This article was originally published in IPS News Agency

By Thalif Deen

The dramatic increase in women legislators voted into office last November and the historic high of women candidates for the 2020 presidential elections have visibly changed the male-dominated political landscape in the US.

The reasons for the transformation include a growing new political power structure; the rise of gender empowerment; the widespread impact of the #MeToo Movement against sexual abuse; and perhaps, most important of all, a backlash against US President Donald Trump’s steady stream of public insults denigrating women as “bimboes”, “dogs” “fat slobs,” “disgusting animals” and “having low IQs”.

At the November mid-term elections, a record 102 women won seats in the US House of Representatives and 10 won in the Senate, for a total of 112 women — the most ever to serve in the US Congress.

The 2018 election also yielded the two youngest women ever to be elected to the U.S. Congress, both aged 29, as well as five new lesbian, gay, and bisexual parliamentarians (4 of them women).

Deb Haaland and Sharice Davids are the first Native American women elected to Congress while Rashida Tlaib and Ihlan Omar are the first Muslim women to represent their states in the House.

And, at 29, Alexandria Ocasio-Cortez and Abby Finkenauer are the youngest women to serve as US legislators.

Tlaib was born in the US to Palestinian immigrant parents, and Omar, who migrated to the US from a refugee camp in Kenya after fleeing the civil war in Somalia, is the first Somali American to serve in the US Congress.

Deb Haaland, a member of the Pueblo of Laguna tribe, is the first Native American indigenous woman elected to Congress, alongside Sharice Davids, who is a member of the Ho-Chunk Nation, a Native American tribe that hails from Wisconsin.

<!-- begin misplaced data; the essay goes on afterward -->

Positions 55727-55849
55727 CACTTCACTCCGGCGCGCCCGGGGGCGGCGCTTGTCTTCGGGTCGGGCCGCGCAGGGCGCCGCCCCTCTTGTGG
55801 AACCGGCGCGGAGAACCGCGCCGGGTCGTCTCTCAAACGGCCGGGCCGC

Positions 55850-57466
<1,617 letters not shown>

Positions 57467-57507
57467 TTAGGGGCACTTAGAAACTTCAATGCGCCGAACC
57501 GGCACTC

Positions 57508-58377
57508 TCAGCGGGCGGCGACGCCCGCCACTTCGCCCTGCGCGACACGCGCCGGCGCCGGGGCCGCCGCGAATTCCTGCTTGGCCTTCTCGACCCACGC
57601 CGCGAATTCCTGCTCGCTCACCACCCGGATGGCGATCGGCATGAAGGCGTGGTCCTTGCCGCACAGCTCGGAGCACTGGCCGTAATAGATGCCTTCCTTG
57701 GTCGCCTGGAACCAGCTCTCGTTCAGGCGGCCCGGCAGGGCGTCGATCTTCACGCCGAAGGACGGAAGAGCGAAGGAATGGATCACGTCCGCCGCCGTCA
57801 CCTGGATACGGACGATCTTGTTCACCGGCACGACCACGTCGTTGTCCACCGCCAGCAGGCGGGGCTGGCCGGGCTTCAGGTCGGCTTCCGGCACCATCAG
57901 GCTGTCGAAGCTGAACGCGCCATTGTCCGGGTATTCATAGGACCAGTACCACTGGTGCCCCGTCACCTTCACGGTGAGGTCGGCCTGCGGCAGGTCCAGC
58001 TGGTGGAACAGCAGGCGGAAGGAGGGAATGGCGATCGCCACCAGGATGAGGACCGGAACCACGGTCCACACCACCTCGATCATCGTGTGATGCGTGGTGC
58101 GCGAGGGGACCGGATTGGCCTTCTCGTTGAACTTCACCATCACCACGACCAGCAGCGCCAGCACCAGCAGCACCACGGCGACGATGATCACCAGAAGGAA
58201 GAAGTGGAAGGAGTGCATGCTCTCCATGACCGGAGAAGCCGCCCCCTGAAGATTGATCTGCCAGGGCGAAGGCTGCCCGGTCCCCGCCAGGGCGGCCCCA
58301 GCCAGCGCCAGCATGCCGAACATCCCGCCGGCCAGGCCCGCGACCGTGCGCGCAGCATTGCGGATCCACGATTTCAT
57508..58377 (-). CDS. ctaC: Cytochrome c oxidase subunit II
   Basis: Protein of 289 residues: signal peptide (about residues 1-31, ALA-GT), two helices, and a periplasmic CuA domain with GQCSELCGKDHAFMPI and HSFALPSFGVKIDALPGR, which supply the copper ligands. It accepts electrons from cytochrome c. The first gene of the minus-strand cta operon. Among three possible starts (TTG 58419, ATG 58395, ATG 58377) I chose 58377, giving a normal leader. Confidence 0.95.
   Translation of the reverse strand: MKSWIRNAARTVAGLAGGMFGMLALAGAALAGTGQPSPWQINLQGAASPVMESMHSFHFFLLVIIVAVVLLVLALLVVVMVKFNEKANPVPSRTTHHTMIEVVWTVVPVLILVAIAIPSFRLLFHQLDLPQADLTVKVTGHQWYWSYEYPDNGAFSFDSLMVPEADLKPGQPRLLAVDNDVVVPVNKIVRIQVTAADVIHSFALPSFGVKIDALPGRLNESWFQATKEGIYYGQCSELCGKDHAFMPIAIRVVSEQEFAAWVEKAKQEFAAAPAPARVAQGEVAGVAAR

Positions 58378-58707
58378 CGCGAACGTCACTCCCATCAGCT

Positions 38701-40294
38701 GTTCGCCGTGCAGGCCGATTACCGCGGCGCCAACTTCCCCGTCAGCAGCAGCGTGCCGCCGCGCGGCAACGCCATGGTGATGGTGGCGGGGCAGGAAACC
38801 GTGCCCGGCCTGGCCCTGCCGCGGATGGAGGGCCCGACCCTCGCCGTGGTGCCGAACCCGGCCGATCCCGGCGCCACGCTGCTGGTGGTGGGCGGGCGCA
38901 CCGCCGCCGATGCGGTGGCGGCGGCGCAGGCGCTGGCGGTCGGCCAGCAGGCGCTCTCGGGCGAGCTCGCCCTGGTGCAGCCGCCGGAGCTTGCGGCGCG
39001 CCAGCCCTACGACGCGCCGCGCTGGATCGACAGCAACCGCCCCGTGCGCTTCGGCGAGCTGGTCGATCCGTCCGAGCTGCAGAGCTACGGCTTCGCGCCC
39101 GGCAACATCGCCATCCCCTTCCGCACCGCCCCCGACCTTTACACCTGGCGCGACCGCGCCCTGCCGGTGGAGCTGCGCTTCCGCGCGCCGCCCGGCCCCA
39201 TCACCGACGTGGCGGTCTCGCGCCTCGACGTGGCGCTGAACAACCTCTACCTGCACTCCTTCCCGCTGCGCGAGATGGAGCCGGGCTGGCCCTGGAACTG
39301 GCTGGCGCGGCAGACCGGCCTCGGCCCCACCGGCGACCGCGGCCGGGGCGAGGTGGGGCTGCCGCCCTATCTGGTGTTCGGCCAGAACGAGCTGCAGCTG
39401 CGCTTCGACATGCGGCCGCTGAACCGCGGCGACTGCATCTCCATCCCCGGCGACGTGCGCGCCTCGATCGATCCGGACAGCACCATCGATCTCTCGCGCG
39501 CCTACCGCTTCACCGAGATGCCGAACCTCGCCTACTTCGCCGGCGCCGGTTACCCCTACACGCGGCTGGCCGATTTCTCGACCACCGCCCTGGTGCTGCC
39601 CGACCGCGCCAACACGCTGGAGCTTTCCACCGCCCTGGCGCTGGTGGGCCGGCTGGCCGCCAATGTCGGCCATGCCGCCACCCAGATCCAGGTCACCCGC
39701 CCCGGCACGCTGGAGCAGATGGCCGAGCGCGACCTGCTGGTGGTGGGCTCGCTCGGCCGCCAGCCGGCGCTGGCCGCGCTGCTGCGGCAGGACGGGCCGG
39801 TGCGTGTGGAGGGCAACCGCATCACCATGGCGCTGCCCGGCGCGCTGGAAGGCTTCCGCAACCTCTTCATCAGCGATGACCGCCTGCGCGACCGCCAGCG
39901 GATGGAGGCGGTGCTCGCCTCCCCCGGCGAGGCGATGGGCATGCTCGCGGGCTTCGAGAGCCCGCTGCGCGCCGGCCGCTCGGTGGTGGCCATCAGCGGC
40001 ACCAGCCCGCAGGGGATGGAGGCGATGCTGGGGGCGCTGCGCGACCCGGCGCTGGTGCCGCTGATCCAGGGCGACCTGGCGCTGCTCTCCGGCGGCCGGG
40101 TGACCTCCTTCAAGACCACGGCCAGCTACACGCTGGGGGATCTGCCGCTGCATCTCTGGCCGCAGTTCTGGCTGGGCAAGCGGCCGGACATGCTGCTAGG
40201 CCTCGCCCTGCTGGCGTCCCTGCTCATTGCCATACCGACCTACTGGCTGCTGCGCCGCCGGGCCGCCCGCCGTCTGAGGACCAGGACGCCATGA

And there is also a historic number of women—six in all — who have formally declared their candidacies for the US Presidential elections scheduled to take place in November 2020.

They include four Senators: Kirsten Gillibrand of New York, Kamala Harris of California, Amy Klobuchar of Minnesota, and Elizabeth Warren of Massachusetts, along with Representative Tulsi Gabbard of Hawaii and Marianne Williams, an Independent candidate.

Sanam Aderlini, Founder & Chief Executive Officer (CEO) of the International Civil Society Action network (ICAN) told IPS “white supremacy” gained a significant boost in the US with Donald Trump’s victory.

His rhetoric and attitude towards women, particularly strong, independent women who challenge him, has always been vitriolic.

“And, of course, the fact that so much of it is directed at women of color is itself indicative of the ugly mix of racism and sexism that is at the core of these movements and ideology,” said Anderlini.

She pointed out that these extremist movements have very rigid interpretations of gender, and so sadly, the lesbian, gay and bisexual (LGBTQI) community is also typically targeted,

“What we are observing is the rise and spread of different forms of identity based extremism. These movements tap into visceral faith or ethno-racial identities. They also all have the subservience of women and the notion of hyper masculinity and patriarchy at their core”

With regard to women in particular, they seek to either co-opt women to support the movement, or coerce them to control them, said Andelini, who is also on the Commonwealth Panel of experts on Preventing Violent Extremism (PVE).

It is most evident, she pointed out, in the obsession with the control over women’s bodies – either in terms of their covering or in terms of their reproductive capacities.

“Because, they want to control women, they are particularly vitriolic towards women’s rights activists and movements, because they challenge the very essence of what extremist movements represent,” she declared.